I’ve been using a meter more often recently than I usually do, as I’m taking one camera a month out to play. I’m finding that I can’t really guess a good exposure when it’s dull or I’m under trees. And while the latitude of the film might save me, I’d prefer to do a better job. Even Don McCullin took the time to use a lightmeter, and people were shooting at him.
So how do you know the crusty old meter you find actually works? Got a digital camera or one with a working meter? Point it at something fairly featureless like a wall or field and see what it says. Then what the old meter says. Adjust the film speed on the meter to make them agree and make a note on the meter what you did. It could be something like -1 stop on ISO if it under-reads.
No digital? Try a mobile phone app. Speaking of which, even a phone app is better than no meter. I use one called LightMeter. I paid the extra to unlock it which let me check and calibrate it against a known good meter. I’d still usually rather use a small ‘proper’ meter though, just to save faffing with a phone.
My true confession though is in using the zone system. Not in the sense that large-format photographers do with special development and cleverness, but in knowing that the palm of my hand meters as zone 6. So meter my hand and overexpose by one stop. Or that sunlit snow will be at zone 9. Or the darkest shadow that I still want some detail in should be metered and then underexposed by two stops.
I hear that people who shoot portraits on colour negative film, which copes well with overexposure, meter the shadows and set that as the exposure. The reason is that they want to show some detail in the shadows and not grain or colour shifts.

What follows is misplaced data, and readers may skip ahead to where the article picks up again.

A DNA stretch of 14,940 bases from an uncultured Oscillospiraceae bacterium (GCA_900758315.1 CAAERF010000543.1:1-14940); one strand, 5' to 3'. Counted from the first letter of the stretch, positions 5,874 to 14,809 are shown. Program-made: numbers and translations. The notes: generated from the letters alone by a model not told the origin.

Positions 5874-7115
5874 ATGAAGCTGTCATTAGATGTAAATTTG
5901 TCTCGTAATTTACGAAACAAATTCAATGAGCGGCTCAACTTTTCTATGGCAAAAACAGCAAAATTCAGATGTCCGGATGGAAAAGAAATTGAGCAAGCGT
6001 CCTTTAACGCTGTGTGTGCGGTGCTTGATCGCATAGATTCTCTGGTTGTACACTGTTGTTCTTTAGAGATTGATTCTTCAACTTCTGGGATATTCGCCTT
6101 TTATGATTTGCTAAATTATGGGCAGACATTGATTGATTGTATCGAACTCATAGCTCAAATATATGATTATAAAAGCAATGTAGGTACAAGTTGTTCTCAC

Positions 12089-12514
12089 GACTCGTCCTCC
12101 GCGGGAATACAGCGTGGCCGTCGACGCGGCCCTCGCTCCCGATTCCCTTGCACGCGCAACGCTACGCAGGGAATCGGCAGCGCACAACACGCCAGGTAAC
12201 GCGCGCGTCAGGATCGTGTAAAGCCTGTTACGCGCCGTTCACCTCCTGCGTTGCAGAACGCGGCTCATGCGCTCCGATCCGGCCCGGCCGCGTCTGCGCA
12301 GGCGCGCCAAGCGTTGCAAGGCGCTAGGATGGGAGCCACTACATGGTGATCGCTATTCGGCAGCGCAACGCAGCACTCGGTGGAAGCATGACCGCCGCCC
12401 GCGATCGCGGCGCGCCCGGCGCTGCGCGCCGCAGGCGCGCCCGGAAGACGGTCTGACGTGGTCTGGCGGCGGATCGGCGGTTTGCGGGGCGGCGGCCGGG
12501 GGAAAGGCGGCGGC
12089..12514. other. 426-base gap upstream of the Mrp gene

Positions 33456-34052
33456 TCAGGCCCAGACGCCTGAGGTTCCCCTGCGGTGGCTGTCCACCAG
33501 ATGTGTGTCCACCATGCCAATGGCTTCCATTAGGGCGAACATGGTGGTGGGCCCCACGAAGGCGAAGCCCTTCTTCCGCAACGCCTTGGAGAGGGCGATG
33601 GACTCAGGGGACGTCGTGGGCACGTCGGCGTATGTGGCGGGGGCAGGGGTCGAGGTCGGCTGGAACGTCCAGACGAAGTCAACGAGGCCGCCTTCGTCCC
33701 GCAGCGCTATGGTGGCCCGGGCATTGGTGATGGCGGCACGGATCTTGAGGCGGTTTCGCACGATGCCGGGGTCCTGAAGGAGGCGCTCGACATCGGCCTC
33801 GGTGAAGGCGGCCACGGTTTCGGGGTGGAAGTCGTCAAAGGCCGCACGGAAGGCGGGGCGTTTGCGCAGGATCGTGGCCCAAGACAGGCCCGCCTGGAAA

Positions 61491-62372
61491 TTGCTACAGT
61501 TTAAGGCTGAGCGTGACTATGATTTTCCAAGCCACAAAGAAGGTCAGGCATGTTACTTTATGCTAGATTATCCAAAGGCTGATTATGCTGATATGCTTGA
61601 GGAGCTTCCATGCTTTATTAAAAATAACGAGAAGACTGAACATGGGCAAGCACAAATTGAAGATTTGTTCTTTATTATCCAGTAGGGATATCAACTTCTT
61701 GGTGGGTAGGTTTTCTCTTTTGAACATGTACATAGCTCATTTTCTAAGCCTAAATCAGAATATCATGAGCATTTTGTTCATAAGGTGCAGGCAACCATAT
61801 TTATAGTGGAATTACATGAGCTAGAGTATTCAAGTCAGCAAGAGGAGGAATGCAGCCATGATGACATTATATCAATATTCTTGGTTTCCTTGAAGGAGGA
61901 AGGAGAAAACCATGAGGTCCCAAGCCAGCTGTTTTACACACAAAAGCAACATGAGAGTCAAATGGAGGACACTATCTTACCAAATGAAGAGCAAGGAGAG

A vague memory intrudes… I recall watching a documentary years ago about a famous photographer. He was photographing models walking around a pool. He sat in a wheelchair and had an assistant pull him backwards, in front of the models. What a great idea to avoid falling in the water. But the reason for the memory is that he didn’t use a meter (or claimed not to, he had assistants). He used the exposure advice on the inside of the film packaging. Given that Kodak etc want your pictures to turn out well and that he was shooting in sunlight (and that I think he was shooting colour negative), it probably worked very well. Nobody talks about film boxing it though, do they?
But you can’t do any of this by starting with sunny 16 and guessing. At the very least, print yourself an exposure guide. It’s not a light meter, but it’s still better than guessing.